[R] Floating point "fuzz" and rpart?

Marc Feldesman feldesmanm at pdx.edu
Wed Jul 25 21:54:52 CEST 2001

I've been using rpart with R (1.3.0 Windows) for some time.  I recently ran 
one of my research data sets through the rpart routine and produced a 
classification tree.  I tried to replicate the results of the rpart 
analysis on another machine of mine and discovered some startling 
differences in the results.  Puzzled, I went back to the raw data residing 
on both machines.  I printed out both versions of the data, ran summary 
statistics, plotted histograms, boxplots, and anything else I could think 
of.  On the surface, the datasets are identical.  Since the file attributes 
were completely different, I know that the two versions may have originated 
from the same source but had been moved to R via different 
mechanisms.  Ultimately, I read both files in as .csv tables using read.csv().

Perplexed I gave the files different names and read both into a single 
version of R 1.3.0.  I ran rpart on each file and got the same results as 
when I ran the two files on separate machines.  So, I decided to do 
variable-by-variable comparisons using the all.equal.numeric() function.

On one machine, all.equal.numeric() returns TRUE for the same set of 
variables in both files, while on the second machine 9 of 10 variables 
return answers like the following (all are approximately 2.6......e-07):

"Mean relative  difference: 2.628787e-07"

So, clearly the two "identical files" are different somewhere in the outer 
reaches of floating point representation.  (The two machines are identical 
Dell PIII, XPS T700's - one has 256MB RAM, the other 512MB RAM).


1.  Both machines have the same versions of R (with default options) and 
rpart, and I used one machine to propagate duplicate copies of each file to 
the other machine.  Why would one machine report all.equal.numeric() to be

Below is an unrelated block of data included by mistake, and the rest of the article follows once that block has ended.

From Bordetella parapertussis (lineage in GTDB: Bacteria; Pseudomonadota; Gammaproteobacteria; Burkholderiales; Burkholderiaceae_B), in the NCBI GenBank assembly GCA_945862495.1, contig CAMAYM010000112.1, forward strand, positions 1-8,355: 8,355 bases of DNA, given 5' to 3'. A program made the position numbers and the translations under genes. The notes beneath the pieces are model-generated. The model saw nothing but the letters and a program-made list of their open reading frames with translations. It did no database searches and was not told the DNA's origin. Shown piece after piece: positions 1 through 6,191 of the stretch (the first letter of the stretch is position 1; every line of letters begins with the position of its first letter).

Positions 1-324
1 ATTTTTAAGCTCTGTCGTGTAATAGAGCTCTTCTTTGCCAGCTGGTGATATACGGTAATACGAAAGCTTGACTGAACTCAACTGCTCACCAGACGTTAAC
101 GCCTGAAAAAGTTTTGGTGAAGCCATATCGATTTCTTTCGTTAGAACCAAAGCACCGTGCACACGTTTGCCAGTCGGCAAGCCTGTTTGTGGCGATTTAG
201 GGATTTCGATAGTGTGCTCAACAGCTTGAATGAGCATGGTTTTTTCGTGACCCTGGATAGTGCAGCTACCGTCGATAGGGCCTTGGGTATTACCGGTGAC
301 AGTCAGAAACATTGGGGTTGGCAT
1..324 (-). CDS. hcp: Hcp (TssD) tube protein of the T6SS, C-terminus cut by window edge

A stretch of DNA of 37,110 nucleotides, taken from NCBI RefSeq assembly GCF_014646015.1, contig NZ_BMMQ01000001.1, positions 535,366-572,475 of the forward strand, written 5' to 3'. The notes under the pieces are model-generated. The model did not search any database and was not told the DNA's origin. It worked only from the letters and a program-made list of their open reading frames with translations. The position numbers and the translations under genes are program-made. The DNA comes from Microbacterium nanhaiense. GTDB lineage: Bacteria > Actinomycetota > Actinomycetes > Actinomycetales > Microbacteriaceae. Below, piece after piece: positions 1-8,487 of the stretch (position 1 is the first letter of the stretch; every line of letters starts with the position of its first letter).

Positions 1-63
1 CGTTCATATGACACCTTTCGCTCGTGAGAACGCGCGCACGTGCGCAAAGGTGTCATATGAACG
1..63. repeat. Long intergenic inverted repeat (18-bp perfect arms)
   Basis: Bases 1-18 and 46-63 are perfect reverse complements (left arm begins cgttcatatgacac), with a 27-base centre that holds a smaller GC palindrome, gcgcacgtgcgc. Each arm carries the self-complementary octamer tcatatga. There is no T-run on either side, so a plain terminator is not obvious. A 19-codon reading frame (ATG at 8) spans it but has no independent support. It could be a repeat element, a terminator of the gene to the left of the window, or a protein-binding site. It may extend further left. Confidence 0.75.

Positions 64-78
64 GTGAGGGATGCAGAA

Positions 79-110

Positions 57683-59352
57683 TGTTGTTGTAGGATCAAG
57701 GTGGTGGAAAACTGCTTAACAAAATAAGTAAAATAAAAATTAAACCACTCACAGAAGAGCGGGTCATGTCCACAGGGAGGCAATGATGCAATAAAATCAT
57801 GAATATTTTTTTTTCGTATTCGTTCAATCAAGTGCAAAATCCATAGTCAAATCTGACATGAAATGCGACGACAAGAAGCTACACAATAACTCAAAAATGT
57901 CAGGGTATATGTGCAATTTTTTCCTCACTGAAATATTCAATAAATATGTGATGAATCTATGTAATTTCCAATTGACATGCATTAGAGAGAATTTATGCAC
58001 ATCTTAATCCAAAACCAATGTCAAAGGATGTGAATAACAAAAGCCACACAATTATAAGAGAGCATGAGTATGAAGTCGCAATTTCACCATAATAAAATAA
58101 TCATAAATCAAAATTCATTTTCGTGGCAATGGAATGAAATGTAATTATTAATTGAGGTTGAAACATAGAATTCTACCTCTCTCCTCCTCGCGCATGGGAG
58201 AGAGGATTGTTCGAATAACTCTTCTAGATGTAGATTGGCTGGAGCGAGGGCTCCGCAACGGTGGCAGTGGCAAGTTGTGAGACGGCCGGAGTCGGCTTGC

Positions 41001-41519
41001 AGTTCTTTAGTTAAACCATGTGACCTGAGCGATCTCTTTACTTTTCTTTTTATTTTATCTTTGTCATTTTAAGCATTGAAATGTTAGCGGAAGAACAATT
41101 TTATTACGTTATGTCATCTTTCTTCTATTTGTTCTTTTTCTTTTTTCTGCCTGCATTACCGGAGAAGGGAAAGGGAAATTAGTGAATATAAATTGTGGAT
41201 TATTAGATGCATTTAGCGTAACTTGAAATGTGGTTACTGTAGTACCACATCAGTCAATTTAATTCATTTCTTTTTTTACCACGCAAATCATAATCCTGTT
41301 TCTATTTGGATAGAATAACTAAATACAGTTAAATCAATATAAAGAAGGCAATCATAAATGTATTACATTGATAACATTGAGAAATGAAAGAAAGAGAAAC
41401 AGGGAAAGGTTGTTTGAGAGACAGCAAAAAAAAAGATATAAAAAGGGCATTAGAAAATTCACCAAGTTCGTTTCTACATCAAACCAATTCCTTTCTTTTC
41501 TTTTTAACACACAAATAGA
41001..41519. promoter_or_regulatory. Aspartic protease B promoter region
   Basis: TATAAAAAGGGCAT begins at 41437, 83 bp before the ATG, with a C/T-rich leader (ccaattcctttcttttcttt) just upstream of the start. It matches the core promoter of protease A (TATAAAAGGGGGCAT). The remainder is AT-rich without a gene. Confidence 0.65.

TRUE for all variables, while the other machine report 9 of 10 different in 
the outer floating point regions?  (Interestingly enough, the one variable 
reported to be "exactly" equal is the only variable of 10 recorded to the 
nearest "integer" - although stored as a floating point number; the other 9 
were measured in mm and recorded to the nearest tenth of a mm.)

2.  Even with differences only beyond the 7th decimal place, why would 
rpart report such demonstrably different results with the "same" data 
set?  Does floating point "fuzz" really make that much 
difference?  (rhetorical question!   The answer is obvious here.)

Thoughts, insights, suggestions for further explorations welcome.


Dr. Marc R. Feldesman
Professor and Chairman
Anthropology Department
Portland State University
1721 SW Broadway
Portland, Oregon 97201
email:  feldesmanm at pdx.edu
phone:  503-725-3081
fax:    503-725-3905
PGP Key Available On Request

"Anyway, no drug, not even alcohol, causes the fundamental ills of society.
If we're looking for the source of our troubles, we shouldn't test people
for drugs, we should test them for stupidity, ignorance, greed and love of
power."   P.J. O'Rourke

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